So you've made the decision to begin your investing career? Very wise. With a new £20,000 ISA allowance at your disposal (since yesterday), there's every incentive to get started.
Does this mean you should dive headfirst into the market? Not necessarily.
While it would be a mistake to wait for the 'perfect' time to begin, it's nevertheless important to ensure that you do so from a firm financial footing.
Here, then, are five steps that all budding investors should ensure they've taken before buying their first shares.
1: Pay off debt
There's little point becoming an investor if -- mortgage aside -- you still owe money. There are two reasons for this.
First, any debt owed on credit cards is likely to be at a far higher interest rate than any return you can expect from the stock market, at least consistently.
Second, the unpredictability of stock markets means that the value of your shares could fall considerably over the short term. Any debts you have, however, can only grow once interest is taken into account. The former will be far easier to deal with without the latter hanging over you.
In both a practical and psychological sense, becoming debt free first puts you firmly in the driving seat when it comes to growing your wealth.
2: Cut down on spending
Having become debt-free, you now need to avoid it like the plague by cutting back on buying stuff you gain little benefit from.
Do you have a subscription to a streaming service that you never use? Cancel it. A gym you can never be bothered to go to? Why not switch to completely free bodyweight exercises or start running?
Eliminate the unnecessary now and your future (wealthy) self will thank you for it.
3: Have an emergency fund
While the actual amount will depend on your circumstances, building an emergency cash fund makes a lot of sense. This way you'll have a financial buffer in the event of sudden redundancy, a broken boiler, or some other event life decides to throw at you.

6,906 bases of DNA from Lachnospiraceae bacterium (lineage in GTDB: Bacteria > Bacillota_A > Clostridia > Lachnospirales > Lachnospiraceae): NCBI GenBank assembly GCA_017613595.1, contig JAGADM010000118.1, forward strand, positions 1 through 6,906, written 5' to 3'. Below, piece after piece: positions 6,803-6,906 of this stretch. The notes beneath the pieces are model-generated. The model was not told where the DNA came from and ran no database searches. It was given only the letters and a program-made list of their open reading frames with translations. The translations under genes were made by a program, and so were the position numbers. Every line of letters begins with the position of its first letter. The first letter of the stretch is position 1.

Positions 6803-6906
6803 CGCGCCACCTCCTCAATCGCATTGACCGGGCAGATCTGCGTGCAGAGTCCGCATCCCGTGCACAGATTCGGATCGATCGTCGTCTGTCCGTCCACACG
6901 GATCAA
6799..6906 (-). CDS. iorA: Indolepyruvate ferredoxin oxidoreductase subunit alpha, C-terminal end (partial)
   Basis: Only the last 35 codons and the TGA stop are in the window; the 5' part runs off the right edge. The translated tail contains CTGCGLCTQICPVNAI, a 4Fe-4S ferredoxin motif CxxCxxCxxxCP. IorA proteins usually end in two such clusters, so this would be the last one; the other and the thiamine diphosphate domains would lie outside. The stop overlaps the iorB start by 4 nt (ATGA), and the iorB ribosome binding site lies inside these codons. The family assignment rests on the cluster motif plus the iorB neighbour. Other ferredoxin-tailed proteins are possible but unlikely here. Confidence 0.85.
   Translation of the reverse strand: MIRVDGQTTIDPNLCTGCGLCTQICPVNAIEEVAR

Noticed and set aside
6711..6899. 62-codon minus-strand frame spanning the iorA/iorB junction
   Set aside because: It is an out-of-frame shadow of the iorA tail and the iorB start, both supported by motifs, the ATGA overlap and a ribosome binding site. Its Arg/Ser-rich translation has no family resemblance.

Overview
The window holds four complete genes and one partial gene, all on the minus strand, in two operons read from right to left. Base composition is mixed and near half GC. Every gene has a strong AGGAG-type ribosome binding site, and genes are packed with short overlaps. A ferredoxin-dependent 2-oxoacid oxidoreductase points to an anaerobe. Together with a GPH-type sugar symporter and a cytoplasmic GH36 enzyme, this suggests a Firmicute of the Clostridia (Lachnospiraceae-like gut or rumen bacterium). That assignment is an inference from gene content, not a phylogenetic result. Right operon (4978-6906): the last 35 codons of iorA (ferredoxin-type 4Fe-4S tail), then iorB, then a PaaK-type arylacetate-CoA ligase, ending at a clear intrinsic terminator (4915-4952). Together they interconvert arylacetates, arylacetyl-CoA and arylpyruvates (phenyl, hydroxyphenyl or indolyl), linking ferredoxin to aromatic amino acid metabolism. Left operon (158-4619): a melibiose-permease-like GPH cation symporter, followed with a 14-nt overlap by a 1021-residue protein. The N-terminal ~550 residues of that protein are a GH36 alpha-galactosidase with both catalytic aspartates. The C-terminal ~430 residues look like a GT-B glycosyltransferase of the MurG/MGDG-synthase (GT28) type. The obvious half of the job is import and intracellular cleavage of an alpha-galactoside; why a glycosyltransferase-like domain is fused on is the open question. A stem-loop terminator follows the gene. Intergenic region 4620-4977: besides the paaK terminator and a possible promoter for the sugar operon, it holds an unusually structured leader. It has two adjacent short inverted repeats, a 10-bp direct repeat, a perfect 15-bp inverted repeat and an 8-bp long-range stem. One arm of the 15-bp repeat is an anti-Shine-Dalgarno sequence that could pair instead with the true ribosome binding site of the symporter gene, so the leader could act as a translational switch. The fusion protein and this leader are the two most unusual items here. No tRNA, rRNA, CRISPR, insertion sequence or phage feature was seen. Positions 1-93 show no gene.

Shoot for enough cash to cover roughly 3-6 months of living expenses.
4: Know yourself
Charging headlong into investing before thinking about what you want to achieve is akin to driving without knowing your destination, or the route you'll take to get there.
As such, you need to set aside some time to think about the reasons for turning to the stock market (e.g. child's university fees, retirement) and, consequently, your target date for achieving this goal.
Once you know your goals and how long you need to stay invested for, it's important to be realistic about how much risk you're prepared to take. This will determine what assets you ultimately buy. Get this right and you'll avoid a lot of worry further down the line. Click here to find out more.
One last thing.
5: Learn to ignore the hype
Before beginning to invest, it pays to develop a realistic mindset about what returns you can expect. Understand that unless you're incredibly fortunate or skilled, you're very unlikely to build a sizeable nest egg in a short period of time. Warren Buffett didn't become an instant billionaire and neither will you. Put your faith in the power of compounding (interest on interest) rather than any get-rich-quick scheme.
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Paul Summers has no position in any of the companies mentioned. The Motley Fool UK has no position in any of the shares mentioned. Views expressed on the companies mentioned in this article are those of the writer and therefore may differ from the official recommendations we make in our subscription services such as Share Advisor, Hidden Winners and Pro. Here at The Motley Fool we believe that considering a diverse range of insights makes us better investors.